Engineering is known for its heavy use of maths and true to form, university engineering courses tend to be maths-heavy. But in my experience, one that is shared by many other practicing engineers, the amount of maths an engineer actually uses in industry is merely a fraction of what is taught. So let’s look at the mathematics that I’ve used so far in my professional work:
- Elementary arithmetic and arithmetic functions, e.g. basic operations, fractions, percentages, etc
- Elementary algebra, e.g use of variables, basic expressions (linear, polynomial, radical, exponential and logarithmic), systems of linear equations
- Basic calculus, e.g. understanding differentiation and integration as it applies to physical phenomena
- Complex analysis, e.g. functions of complex variables, basic algebra for complex quantities, complex exponentials
- Basic statistics and probability, e.g. probability distributions, descriptive statistics, basic statistical inference
- Euclidean geometry, e.g. vector algebra, trigonometry
To summarise, there are three things an electrical engineering practitioner really needs: 1) some level of numeracy (i.e. comfort with numbers), 2) the ability to manipulate algebraic equations, and 3) some spatial ability to visualise points, lines and shapes on 2 or 3-dimensional spaces.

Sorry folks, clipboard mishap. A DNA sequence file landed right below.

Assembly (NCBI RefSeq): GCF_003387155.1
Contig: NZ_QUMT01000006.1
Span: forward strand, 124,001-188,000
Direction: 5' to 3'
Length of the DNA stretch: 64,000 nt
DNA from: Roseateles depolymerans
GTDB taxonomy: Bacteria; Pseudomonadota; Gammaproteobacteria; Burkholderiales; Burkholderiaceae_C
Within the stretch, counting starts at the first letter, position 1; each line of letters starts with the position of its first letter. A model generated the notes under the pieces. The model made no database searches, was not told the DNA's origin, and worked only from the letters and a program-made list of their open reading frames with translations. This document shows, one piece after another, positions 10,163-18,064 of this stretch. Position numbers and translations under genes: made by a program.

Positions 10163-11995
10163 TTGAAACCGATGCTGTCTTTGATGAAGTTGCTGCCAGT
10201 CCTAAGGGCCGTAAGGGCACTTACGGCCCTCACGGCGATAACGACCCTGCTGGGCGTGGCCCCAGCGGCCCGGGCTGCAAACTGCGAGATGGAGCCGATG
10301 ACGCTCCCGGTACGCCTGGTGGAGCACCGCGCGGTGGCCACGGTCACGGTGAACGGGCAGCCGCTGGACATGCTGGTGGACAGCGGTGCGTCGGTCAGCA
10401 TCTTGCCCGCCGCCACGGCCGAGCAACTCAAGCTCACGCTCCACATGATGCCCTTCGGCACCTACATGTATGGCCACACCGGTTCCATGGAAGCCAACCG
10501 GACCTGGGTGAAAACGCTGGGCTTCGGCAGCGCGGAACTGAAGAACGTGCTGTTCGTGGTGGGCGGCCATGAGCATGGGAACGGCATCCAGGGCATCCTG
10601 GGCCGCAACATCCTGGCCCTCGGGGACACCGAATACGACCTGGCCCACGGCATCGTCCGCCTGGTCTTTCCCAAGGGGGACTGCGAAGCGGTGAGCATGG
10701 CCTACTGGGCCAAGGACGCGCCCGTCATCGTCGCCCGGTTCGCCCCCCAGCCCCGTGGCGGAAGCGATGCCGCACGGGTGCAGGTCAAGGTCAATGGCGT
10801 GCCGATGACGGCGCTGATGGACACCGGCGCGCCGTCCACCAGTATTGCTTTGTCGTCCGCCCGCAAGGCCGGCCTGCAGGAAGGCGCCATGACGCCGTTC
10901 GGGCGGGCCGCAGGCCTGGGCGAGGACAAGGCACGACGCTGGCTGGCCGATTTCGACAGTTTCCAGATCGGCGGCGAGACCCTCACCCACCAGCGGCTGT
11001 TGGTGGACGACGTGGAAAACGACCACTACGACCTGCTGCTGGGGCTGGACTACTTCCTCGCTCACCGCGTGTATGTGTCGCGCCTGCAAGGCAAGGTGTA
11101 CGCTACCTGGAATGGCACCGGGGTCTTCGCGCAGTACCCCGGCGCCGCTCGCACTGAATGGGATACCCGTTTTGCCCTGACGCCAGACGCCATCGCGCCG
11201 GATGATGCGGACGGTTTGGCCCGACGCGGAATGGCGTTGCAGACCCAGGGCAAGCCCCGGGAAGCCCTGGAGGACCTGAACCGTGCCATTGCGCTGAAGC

Now I was lucky enough not to be corrupted at school to despise maths and actually find it interesting. But knowledge of more advanced maths isn’t necessarily more useful to engineers than just knowing the above. For example, here’s a list of maths topics that I learnt at university, but have never used at work:
- More advanced calculus, e.g. contour integration, surface integrals, Fourier transforms, convolutions, etc
- Optimisation techniques, e.g. lagrangian multipliers, envelope theorems, etc
- More advanced statistical inference, e.g. assessing estimators, finding confidence intervals, etc
- Linear algebra, e.g. matrix algebra, vector spaces, eigenvector decomposition, etc
- Differential equations
Most of these topics are loosely categorised under the umbrella of “engineering mathematics”, but you’d probably never use them unless you were in academia doing research. Rather than calculating complicated vector integrals of electromagnetic fields, electrical engineers tend to rely on rules of thumb, empirical formulae or tables. Even the technical standards are filled with empirical or approximate relationships; someone in academia has already done the hard work and distilled it into a form that a practicing engineer can use quickly.
This isn’t to say that learning the more advanced facets of maths is useless – of course there are cognitive benefits from pushing your mind to learn and understand increasingly abstract mathematical concepts. But it does touch on the broader discussion of the benefits of “learning maths for maths sake” and whether “more maths is always better”, especially when interest is distinctly lacking. In a Washington Post article from Oct 2010, mathematics professor G.V. Ramanathan opines about the level of maths competency needed in everyday life by the broader community, and he concludes that it’s not much. But with the potential indirect benefits from learning maths (e.g. improved logical and abstract reasoning), what is the appropriate level of maths education for engineers and more broadly, the general public?